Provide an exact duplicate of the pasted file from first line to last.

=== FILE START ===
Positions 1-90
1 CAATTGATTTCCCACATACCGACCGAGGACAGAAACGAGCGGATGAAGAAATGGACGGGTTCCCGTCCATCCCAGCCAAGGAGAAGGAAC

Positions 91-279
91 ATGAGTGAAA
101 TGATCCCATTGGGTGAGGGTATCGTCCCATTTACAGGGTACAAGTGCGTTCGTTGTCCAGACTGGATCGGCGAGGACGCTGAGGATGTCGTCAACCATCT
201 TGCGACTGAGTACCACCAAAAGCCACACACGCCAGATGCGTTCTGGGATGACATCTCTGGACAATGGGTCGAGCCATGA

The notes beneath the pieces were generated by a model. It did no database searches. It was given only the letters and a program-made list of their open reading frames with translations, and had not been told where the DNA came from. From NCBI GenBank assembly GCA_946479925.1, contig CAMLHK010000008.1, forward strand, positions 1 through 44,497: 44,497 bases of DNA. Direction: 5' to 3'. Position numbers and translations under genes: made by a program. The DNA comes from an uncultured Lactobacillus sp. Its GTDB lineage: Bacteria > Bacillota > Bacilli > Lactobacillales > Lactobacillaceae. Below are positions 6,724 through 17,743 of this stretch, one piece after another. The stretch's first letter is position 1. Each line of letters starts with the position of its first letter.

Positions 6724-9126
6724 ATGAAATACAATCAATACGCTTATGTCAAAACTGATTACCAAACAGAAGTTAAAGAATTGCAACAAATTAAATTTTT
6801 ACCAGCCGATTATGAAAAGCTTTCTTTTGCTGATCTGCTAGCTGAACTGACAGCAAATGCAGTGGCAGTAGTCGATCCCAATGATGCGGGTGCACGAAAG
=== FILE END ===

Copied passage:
Positions 1-90
1 CAATTGATTTCCCACATACCGACCGAGGACAGAAACGAGCGGATGAAGAAATGGACGGGTTCCCGTCCATCCCAGCCAAGGAGAAGGAAC

Positions 91-279
91 ATGAGTGAAA
101 TGATCCCATTGGGTGAGGGTATCGTCCCATTTACAGGGTACAAGTGCGTTCGTTGTCCAGACTGGATCGGCGAGGACGCTGAGGATGTCGTCAACCATCT
201 TGCGACTGAGTACCACCAAAAGCCACACACGCCAGATGCGTTCTGGGATGACATCTCTGGACAATGGGTCGAGCCATGA

The notes beneath the pieces were generated by a model. It did no database searches. It was given only the letters and a program-made list of their open reading frames with translations, and had not been told where the DNA came from. From NCBI GenBank assembly GCA_946479925.1, contig CAMLHK010000008.1, forward strand, positions 1 through 44,497: 44,497 bases of DNA. Direction: 5' to 3'. Position numbers and translations under genes: made by a program. The DNA comes from an uncultured Lactobacillus sp. Its GTDB lineage: Bacteria > Bacillota > Bacilli > Lactobacillales > Lactobacillaceae. Below are positions 6,724 through 17,743 of this stretch, one piece after another. The stretch's first letter is position 1. Each line of letters starts with the position of its first letter.

Positions 6724-9126
6724 ATGAAATACAATCAATACGCTTATGTCAAAACTGATTACCAAACAGAAGTTAAAGAATTGCAACAAATTAAATTTTT
6801 ACCAGCCGATTATGAAAAGCTTTCTTTTGCTGATCTGCTAGCTGAACTGACAGCAAATGCAGTGGCAGTAGTCGATCCCAATGATGCGGGTGCACGAAAG